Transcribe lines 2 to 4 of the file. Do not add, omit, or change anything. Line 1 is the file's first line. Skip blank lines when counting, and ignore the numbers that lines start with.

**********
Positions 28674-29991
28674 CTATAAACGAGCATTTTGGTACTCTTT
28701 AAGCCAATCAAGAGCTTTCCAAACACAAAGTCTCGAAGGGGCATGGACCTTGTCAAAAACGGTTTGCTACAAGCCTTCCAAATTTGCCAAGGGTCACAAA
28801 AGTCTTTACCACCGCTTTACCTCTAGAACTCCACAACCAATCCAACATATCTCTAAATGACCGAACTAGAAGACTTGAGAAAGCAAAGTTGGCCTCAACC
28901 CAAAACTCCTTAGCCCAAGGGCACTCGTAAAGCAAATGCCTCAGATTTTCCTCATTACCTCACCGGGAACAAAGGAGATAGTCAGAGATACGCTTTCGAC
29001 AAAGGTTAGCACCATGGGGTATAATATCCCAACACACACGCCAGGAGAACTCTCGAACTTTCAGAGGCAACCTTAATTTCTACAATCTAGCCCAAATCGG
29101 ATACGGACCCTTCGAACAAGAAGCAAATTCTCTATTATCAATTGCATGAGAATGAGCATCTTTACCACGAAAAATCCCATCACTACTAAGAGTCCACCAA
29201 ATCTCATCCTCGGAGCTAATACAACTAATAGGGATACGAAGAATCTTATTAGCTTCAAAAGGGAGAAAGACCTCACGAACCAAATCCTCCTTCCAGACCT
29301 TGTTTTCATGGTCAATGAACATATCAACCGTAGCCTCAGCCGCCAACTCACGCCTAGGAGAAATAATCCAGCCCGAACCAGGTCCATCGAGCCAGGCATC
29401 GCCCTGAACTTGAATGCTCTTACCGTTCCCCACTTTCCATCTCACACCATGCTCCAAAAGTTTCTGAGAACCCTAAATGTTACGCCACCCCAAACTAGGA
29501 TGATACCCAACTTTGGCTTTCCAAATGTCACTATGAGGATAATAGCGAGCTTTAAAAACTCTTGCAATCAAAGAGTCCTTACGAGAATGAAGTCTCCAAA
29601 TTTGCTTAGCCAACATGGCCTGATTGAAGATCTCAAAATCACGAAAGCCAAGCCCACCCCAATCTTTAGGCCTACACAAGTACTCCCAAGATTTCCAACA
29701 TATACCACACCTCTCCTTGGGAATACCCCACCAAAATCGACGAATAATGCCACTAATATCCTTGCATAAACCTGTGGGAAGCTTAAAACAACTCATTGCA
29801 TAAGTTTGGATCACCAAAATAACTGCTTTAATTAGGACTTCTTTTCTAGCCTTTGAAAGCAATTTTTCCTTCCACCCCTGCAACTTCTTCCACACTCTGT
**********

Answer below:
28674 CTATAAACGAGCATTTTGGTACTCTTT
28701 AAGCCAATCAAGAGCTTTCCAAACACAAAGTCTCGAAGGGGCATGGACCTTGTCAAAAACGGTTTGCTACAAGCCTTCCAAATTTGCCAAGGGTCACAAA
28801 AGTCTTTACCACCGCTTTACCTCTAGAACTCCACAACCAATCCAACATATCTCTAAATGACCGAACTAGAAGACTTGAGAAAGCAAAGTTGGCCTCAACC